I am writing this post from my parent’s house in Canada. I drove up a few days ago from my home in Long Island, NY to attend my mother-in-law’s surprise 75th birthday party. She was happily surprised and I got to meet her wonderful group of friends.
The trip through upstate New York was so snowy that I didn’t take the time to stop at my favorite quilting stores. Yes, that shows how terrible the weather was.
On Saturday, I continued north to my parent’s house. I had some of my siblings visit yesterday, but overall it’s been pretty quiet. My mom is taking me to her quilt guild this afternoon.
I’ve been suffering from insomnia and other sleep issues for many, many months. I am amazed how well I’ve been sleeping in my parent’s home. I think it’s the combination of good Canadian air, a total lack of stress, and not sharing a bed with 2 or 3 dogs and a night-owl husband. It will be back to reality tomorrow as I begin driving back to Long Island, to my real home with all its activity and responsibilities.
Sometimes I forget that most households have fewer sewing machines than bedrooms. Not us. The largest machine (so far) is my 12 ft. long A1 Longarm machine that is housed in our former living room. And then we have my small Janome machine for classes and my large Janome for regular sewing. Add to the mix that my daughter makes costumes … so she has a basic Singer machine and a serger. Plus we have three ancient sewing machines in the basement, for a grand total of eight machines. You’d think that would be enough. Or you would, if you didn’t sew!
As I mentioned, my teenage daughter makes costumes. Her studio is above our family room, and the floor/ceiling shakes as she sews at full speed. As a result of her heavy use, she burns out a sewing machine every 9 months or so. After the demise of her latest machine, we decided to buy her an industrial sewing machine.
Singer 191-d20 Industrial Machine
First let me say that these are not tiny machines. The FedEx man delivered all 280 pounds of the Singer 191-d20 (spread over four boxes) to our front porch. At the time, my husband and son were out of town and it was all we girls could manage to get the boxes over the threshold and into the house. Two of the boxes weighed well over 100 pounds each.
My husband spent the weekend putting this together. I was going to write this post about how terrible the instructions were. That was before the sewing machine and table were assembled and they realized that the accompanying DVD contained excellent assembly instructions and not just information on how to thread the machine. Oops!
Although the machine is relatively quiet when sewing, the motor is much louder than we’re used to. My daughter spent about 30 minutes playing with it last night. She had thread break and then jam, so she stopped for the night. I’ll have a look at it today. I know that industrial machines aren’t nearly as easy to use as consumer models, so we expected a bit of a learning curve.
If you lost count, we now have nine sewing machines and 3 rooms in our not-that-big home devoted to sewing. By the way, none of them are embroidery machines …
Quilters are generous people. This was certainly obvious to me on Saturday, when I attended Empire Quilt Guild’s annual Charity Work Day. Dozens of women (and a couple of men) came prepared to cut, sew, layer and tie dozens of beautiful quilt tops. Add this to the generous souls who donated these beautiful tops.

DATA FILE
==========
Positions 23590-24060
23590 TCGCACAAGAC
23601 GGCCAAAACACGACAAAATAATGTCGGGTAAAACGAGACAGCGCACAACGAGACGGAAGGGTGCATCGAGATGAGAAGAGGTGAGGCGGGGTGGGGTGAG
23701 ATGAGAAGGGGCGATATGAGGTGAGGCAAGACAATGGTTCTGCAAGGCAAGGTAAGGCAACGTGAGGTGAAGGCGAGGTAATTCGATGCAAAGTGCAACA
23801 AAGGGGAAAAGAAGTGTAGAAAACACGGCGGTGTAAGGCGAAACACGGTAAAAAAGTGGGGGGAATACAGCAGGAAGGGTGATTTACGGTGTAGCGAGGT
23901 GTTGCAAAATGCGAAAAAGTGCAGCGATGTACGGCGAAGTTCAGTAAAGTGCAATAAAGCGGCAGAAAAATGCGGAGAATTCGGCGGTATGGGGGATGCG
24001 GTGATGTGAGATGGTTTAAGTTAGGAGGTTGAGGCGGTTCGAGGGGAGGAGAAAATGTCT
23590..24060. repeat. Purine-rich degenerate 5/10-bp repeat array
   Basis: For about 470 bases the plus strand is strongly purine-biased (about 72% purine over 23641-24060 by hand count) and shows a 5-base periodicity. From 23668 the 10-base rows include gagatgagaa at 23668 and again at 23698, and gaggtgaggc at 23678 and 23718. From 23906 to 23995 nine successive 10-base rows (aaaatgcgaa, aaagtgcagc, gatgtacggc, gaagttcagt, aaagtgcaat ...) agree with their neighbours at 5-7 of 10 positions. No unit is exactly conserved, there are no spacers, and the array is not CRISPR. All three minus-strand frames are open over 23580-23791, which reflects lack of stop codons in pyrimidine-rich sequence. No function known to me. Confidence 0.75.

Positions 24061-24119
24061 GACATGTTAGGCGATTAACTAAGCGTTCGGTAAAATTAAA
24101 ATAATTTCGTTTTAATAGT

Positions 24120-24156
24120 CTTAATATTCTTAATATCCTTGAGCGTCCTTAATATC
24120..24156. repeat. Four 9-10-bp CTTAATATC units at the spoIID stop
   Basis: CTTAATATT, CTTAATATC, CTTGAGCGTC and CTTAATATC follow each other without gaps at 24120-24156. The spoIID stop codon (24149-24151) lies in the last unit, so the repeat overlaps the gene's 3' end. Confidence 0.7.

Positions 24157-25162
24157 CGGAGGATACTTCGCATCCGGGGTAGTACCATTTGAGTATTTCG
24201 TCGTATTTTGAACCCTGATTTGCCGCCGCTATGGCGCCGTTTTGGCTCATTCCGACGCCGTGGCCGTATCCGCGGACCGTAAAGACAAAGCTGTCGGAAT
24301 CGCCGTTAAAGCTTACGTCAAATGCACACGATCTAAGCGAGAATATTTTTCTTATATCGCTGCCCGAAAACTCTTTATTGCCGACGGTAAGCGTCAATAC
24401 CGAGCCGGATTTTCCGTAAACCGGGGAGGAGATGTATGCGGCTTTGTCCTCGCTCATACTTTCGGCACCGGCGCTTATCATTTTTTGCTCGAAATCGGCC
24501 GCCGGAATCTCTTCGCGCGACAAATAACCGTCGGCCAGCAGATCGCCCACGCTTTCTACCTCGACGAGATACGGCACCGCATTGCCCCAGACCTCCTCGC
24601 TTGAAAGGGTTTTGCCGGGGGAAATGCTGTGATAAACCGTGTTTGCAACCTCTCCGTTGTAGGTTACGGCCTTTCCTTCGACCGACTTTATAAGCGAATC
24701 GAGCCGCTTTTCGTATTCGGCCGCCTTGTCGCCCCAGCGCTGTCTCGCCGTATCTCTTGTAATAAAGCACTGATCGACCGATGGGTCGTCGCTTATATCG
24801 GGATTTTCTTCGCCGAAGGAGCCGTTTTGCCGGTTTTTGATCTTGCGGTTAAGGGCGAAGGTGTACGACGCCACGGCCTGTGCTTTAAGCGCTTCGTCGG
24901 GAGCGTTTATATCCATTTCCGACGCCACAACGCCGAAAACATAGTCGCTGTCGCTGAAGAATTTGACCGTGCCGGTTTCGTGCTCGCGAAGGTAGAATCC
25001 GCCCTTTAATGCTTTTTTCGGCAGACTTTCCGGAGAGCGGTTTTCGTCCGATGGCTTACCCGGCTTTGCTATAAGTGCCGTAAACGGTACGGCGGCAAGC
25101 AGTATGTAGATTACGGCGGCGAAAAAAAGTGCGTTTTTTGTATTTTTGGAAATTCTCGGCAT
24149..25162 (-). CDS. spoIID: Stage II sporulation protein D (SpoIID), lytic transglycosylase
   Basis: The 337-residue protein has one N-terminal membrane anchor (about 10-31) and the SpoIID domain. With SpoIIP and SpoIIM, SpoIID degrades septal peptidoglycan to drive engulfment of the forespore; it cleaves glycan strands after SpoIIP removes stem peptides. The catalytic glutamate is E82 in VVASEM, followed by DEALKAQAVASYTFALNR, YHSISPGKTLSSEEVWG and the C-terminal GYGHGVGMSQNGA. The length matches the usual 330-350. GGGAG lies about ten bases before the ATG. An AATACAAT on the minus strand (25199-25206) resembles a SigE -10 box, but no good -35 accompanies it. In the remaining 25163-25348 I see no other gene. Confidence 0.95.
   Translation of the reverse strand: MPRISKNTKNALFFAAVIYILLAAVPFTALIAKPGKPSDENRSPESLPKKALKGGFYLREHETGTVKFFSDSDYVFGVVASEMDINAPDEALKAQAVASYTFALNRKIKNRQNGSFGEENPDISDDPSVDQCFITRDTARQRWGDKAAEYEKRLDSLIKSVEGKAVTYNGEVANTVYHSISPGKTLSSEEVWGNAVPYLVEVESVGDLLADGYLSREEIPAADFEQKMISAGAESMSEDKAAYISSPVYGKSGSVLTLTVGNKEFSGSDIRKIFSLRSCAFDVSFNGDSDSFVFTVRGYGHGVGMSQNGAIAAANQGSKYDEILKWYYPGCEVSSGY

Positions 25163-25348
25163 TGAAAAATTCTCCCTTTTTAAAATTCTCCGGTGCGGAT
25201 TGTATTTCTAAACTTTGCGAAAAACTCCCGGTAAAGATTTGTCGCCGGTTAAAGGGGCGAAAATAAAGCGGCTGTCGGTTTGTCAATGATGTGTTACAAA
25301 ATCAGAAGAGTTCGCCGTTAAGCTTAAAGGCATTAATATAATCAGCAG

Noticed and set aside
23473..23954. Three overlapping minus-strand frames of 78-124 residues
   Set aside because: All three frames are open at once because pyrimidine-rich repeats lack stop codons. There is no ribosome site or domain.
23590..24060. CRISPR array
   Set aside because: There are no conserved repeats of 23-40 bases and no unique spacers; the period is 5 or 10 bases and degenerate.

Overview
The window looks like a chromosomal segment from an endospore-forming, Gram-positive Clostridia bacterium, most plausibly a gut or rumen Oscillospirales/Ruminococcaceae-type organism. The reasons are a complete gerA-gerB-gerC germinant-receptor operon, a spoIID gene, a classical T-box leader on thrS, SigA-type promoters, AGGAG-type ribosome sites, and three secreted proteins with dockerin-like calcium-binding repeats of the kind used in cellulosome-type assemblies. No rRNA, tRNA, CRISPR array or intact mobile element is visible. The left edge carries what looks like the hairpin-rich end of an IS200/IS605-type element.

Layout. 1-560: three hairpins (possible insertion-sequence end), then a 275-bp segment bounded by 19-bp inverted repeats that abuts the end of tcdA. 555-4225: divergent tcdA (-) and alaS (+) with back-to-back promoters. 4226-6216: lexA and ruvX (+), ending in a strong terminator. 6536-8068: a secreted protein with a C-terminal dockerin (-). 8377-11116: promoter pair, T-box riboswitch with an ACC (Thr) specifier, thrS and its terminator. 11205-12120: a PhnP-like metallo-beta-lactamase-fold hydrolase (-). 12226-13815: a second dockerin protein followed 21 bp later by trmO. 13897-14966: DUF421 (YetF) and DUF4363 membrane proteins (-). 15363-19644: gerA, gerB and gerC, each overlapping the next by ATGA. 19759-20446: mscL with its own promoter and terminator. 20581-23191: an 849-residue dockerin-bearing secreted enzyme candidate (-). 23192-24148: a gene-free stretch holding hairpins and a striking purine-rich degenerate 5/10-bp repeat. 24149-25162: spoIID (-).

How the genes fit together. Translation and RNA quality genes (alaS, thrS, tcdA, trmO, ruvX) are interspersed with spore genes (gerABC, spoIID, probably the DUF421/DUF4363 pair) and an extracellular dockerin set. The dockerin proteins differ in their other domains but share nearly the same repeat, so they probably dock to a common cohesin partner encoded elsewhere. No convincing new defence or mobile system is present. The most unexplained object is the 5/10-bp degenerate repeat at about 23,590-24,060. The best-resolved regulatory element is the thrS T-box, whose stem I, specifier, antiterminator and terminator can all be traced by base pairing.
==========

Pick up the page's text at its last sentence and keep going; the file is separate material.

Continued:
I had only ever tied one quilt. It was the first quilt I ever made, back in 8th grade. It was tied using wool, and the first quilt we tied on Saturday was also tied using wool. This is the hard way! We did our next quilt using embroidery floss that glided through the fabric much more easily.
In the days of hand quilting, quilting was a very social endeavor. Now that we use machines, we mostly quilt at home with just a TV or radio as company. I found it really enjoyable to sit and chat while working. It also feels good to know that many beautiful quilts are finished and on their way to deserving homes.
It’s all about balance!
As I’ve discussed in previous blogs, I had to shut down my longarming business because it aggravated my neck injury. I made the decision back in December and have finally finished all the paperwork needed to close my business. I have moved on and am in the process of starting a new endeavor writing for small businesses that need content for social media.
Starting a new business is a lot of work. Although I have the benefit of having run previous businesses, I still need to create my website and promotional materials, as well figure out some accounting and invoicing systems. It could be a 24/7 endeavor if I let it.
That’s why I loved my quilt business. Quilting was my passion. Keeping up-to-date was necessary, as was improving my sewing and quilting skills. So, even though I was technically working, it usually didn’t feel like it. A trip to a quilt show or browsing through a magazine was technically work, even though it didn’t feel like it.
I’ve spent the last week decluttering my sewing room. I’ve moved my sewing machine into the longarm studio. I’ve traded bookshelves full of quilt books for a lateral file cabinet. I’ve replaced my sewing machine desk (with a cutout for my machine) with a real desk. I’m on my way to creating a space that works for a writer.
I must admit that I’m having a hard time transitioning from quilting as my full-time business to a part-time hobby. I loved being able to quilt every day and being incredibly productive. Instead of making a quilt a week, over the last 10 weeks I’ve made one block (for a block of the month) and cut out about 1,500 squares for a watercolor quilt.
I recognize that living a full life is all about balance. I hope that I can make it work. My next step is to designate work hours and leave myself free time for quilting. At the very least, I am going to consider future Sundays as my quilting day.